In these types of projects, a prospective homeowner buys only the home and not the land, often agreeing to a reduced price for any future resale, according to the Grounded Solutions Network based in Portland, Oregon.
By the end of 2018, the year it launched, the Maggie Walker land trust had helped 11 homeowners buy their own places and had 30 more homes under development.
Christensen described Bon Secours’ new approach as a “neighborhood strategy” around health and wellness, noting that the effects are ultimately long-term.
“If a nonprofit rehabilitates Ms. Smith’s house, she’s not instantly healthier. But because of her rehabbed house, (she) is now in a more stable situation,” Christensen said, using a hypothetical example.
“We know that the constant stress that goes with poverty is profound and real. So, in a strange way, this all does come back to health.”
Along with Bon Secours, some of the largest hospitals and health systems in the country have promised to invest more in their communities as part of the Healthcare Anchor Network.
They include Trinity Health, Boston Medical Center and Kaiser Permanente, one of the country’s largest nonprofit health plans.
The strategy for the network, which represents more than 700 hospitals — about 20% of the country’s total, said director Zuckerman — is based on the community-building power of what the Democracy Collaborative refers to as “anchor” institutions.
These are “nonprofit or public institutions (that) have a long-term interest in balancing their own organizational needs with that of their communities — they can’t just pick up and leave,” Zuckerman said.
Today, anchor institutions are often the largest employer and landowner in their area, and they have become key engines of urban development and redevelopment, according to Democracy Collaborative.
Other types of large institutions have increasingly been moving in the same direction, Zuckerman said.
For example, several universities, as well as a rising number of major technology companies - such as Microsoft - have been making larger investments in affordable housing.
But there is particular potential among healthcare systems, Zuckerman noted.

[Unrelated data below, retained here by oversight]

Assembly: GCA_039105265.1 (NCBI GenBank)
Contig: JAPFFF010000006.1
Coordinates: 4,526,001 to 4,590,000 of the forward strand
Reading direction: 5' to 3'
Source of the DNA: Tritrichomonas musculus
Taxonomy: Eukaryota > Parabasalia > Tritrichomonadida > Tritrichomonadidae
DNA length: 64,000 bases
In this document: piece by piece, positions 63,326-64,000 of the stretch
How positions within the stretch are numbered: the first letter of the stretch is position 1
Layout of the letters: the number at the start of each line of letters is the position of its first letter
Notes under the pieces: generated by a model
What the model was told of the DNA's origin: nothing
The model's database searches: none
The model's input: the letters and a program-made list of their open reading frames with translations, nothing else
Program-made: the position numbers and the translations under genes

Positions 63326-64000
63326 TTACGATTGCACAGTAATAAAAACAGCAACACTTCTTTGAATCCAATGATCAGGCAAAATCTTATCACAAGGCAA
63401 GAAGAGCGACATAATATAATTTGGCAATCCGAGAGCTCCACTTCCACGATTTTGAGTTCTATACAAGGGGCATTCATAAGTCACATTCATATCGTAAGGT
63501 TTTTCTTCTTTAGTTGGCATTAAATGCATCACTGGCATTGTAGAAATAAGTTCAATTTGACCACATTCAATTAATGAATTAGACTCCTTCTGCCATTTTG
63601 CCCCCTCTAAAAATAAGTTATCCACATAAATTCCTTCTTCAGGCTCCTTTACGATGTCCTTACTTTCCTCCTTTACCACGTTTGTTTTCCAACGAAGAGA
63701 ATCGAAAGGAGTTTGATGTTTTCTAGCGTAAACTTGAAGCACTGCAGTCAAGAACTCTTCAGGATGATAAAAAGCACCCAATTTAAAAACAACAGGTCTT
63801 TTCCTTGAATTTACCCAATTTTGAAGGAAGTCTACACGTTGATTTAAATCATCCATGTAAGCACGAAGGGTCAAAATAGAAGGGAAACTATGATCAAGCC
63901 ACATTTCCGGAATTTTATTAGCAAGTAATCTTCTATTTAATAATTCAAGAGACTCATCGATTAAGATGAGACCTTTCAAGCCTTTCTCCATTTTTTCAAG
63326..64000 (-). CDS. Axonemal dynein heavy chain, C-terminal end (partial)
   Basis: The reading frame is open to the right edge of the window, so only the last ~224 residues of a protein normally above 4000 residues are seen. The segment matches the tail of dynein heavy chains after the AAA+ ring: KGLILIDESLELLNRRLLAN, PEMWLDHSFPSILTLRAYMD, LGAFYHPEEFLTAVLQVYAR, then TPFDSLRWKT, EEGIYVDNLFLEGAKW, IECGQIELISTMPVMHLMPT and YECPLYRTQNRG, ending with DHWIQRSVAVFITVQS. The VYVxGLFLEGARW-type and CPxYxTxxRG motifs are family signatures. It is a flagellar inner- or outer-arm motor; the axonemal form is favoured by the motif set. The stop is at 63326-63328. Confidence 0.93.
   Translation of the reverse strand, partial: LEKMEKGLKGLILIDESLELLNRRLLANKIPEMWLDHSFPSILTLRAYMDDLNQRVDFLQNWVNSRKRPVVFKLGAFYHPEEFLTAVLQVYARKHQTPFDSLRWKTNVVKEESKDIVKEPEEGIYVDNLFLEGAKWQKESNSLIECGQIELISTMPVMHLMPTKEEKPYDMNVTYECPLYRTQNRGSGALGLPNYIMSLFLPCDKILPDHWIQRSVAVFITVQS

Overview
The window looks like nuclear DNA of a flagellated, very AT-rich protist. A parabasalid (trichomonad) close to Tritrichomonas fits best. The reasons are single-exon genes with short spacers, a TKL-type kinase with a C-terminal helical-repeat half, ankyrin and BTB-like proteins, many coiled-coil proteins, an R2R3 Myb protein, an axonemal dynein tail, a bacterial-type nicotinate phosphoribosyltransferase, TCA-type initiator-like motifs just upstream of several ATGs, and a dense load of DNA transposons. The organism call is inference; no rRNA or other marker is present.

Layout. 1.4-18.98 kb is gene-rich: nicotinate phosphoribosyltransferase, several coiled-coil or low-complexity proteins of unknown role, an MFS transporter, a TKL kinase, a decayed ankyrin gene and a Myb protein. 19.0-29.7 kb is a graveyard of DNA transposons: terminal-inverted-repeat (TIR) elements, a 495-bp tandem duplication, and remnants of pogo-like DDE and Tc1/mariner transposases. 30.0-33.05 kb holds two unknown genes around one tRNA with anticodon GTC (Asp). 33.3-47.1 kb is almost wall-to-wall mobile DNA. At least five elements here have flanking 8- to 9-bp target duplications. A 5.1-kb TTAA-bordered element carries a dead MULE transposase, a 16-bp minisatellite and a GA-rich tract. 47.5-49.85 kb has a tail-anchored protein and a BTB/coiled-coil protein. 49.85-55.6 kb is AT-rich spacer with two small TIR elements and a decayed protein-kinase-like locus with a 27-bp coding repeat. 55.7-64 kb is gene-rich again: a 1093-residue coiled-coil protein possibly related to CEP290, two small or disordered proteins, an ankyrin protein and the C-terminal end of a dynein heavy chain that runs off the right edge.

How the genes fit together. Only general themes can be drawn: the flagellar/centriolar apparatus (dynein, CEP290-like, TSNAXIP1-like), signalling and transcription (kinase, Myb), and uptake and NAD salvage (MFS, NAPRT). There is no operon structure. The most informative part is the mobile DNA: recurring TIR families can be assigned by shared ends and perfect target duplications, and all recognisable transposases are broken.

Together, the health systems in the United States have about $400 billion in investment assets, estimates the Democracy Collaborative.
The HAN encourages its members to direct at least 1-to-2% of their investment portfolios to supporting affordable housing, in addition to other efforts to bolster local economies, Zuckerman said.
The growing focus on the link between health and housing is happening outside the network, too.
The state of New Jersey is partnering with a half-dozen healthcare systems to build affordable housing, for instance, and the city of Baltimore is working with 10 hospitals to provide housing as part of an initiative to end homelessness.
In announcing the new effort, several HAN members cast their actions as extending “beyond the walls” of the hospital, seeking to address health issues and inequities.
“The 85-year life expectancy for a resident of Chicago’s downtown drops to 69 years just six miles away,” Rush University Medical Center chief executive Omar Lateef said in a statement.
“These death gaps are unnatural, unjust and must be addressed by improving the economic conditions in the neighborhoods we serve, not only the health conditions of the people who live there.”
Reporting by Carey L. Biron, Editing by Jumana Farouky and Zoe Tabary. Please credit the Thomson Reuters Foundation, the charitable arm of Thomson Reuters, that covers humanitarian news, women's and LGBT+ rights, human trafficking, property rights, and climate change. Visit http://news.trust.org